She told she is not afraid of snakes and would go back and swim but will be careful.

“I am still going to be a little cautious about them but I am not really scared of them. I would just look around first and make sure there is nothing there,” she said.

Danielle is glad that Tasia is okay and for the medication given to her.

“We were so grateful that we were able to access medication so quickly. The staff at EIRMC was fantastic and so kind. We expect she will make a full recovery,” she said.

Danielle and Tasia at EIRMC
Danielle and Tasia at EIRMC. | Courtesy Danielle Noyes

Danielle wants people to be safe and aware of the possibility of being bitten by a rattlesnake.

“When you think of a rattlesnake, you think of it coiled on a trail. You don’t think about it swimming under the water,” she said. “If it happens to you, just be aware that there are venomous snakes here in Idaho…and if you get bit, seek treatment as quickly as possible.”

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Courtesy Danielle Noyes

An increase of rattlesnake bites?

Posts on social media over the past week suggest an increased number of rattlesnake bites under the water in the Blacktail area. Several users forwarded a post circulating on Facebook in regards to people being treated at Mountain View Hospital. It referenced a boy that would lose his leg because of a bite.

Hospital spokesman Brian Ziel said there is nothing to support the claim and no rattlesnake bite patients have been treated at Mountain View Hospital and Idaho Falls Community Hospital.

EIRMC spokeswoman Coleen Niemann said they haven’t had any patients matching the description on the Facebook post but told the hospital generally treats several rattlesnake bites each year. Typically, those patients are admitted for evaluation and treatment.

The Bonneville County Parks Manager said the social media post was a rumor and not confirmed.

Rattlesnakes are common in the Blacktail area and other parts of eastern Idaho, Idaho Fish and Game spokesman James Brower said. The snakes can swim, he said, but it’s not common.

“They do this typically just to travel from one side to the other,” Brower said in an email to

Rattlesnakes generally are not aggressive, according to the US Forest Service. They strike when threatened or deliberately provoked. Most snake bites happen when a rattlesnake is handled or accidentally touched by someone.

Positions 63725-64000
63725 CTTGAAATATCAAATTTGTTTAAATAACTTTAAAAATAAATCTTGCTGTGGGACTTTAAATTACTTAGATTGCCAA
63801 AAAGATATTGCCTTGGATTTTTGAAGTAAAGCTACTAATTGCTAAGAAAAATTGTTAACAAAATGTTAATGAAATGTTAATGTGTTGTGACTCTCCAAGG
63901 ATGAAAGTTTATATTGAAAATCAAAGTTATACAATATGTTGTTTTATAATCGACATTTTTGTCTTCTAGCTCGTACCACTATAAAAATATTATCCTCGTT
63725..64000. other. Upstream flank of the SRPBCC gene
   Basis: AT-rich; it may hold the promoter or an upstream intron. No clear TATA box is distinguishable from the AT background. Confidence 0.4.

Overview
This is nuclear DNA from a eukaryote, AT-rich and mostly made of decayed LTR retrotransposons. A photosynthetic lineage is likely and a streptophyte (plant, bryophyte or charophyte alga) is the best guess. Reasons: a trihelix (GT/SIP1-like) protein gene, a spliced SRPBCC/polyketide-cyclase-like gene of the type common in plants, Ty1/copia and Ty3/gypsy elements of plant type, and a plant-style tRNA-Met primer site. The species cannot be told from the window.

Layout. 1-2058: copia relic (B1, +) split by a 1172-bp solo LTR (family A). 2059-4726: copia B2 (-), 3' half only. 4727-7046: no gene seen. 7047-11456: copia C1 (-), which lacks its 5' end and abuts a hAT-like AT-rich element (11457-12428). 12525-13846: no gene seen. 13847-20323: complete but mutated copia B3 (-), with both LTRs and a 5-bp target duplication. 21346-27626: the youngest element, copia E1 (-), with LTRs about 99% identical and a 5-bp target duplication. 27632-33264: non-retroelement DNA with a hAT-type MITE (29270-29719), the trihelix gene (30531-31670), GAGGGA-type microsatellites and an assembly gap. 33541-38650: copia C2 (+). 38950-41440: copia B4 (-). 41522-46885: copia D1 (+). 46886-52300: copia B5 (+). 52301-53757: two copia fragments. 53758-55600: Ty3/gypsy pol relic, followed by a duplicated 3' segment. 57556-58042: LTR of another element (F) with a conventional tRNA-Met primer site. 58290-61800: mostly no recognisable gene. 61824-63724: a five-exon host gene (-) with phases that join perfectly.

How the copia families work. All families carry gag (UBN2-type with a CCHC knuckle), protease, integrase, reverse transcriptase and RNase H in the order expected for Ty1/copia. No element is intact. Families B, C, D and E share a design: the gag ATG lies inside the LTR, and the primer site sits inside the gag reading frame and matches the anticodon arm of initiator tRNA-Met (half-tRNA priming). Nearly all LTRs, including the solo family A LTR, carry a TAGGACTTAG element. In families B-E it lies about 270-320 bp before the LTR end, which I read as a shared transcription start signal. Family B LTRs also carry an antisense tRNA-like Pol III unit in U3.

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Adobe stock image of a rattlesnake

What to do if you get bitten

If you are bitten by a rattlesnake, EIRMC Emergency Room Physician Scott Cross said do the following:

  • Stay calm!
  • Elevate the injury to reduce swelling and preserve tissue but keep at or below the heart to prevent venom from spreading
  • Avoid exertion to the injured site (ie- if bitten on the wrist, avoid over usage of the arm)
  • Most important: seek medical attention as quickly as possible

“Do not try any interventions like tourniquets or cutting and sucking to get venom out. Additionally, if you can take a picture of the snake, it will help ensure that you get the correct antivenom,” Director of EMS Services at EIRMC Eric Day explained.

Safety tips

While outside, the US Forest Service said following these tips can help prevent rattlesnake encounters:

  • When hiking, stick to well-used trails if possible.
  • Avoid tall grass, weeds and heavy underbrush where snakes may hide during the day.
  • If a fallen tree or large rock is in your path, step up on to it instead of over it, as there might be a snake on the other side.
  • Never grab “sticks” or “branches” while swimming in lakes and rivers. Rattlesnakes can swim.
  • If you hear the warning rattle, move away from the area and do not make sudden or threatening movements in the direction of the snake.
  • Remember, rattlesnakes do not always rattle before they strike.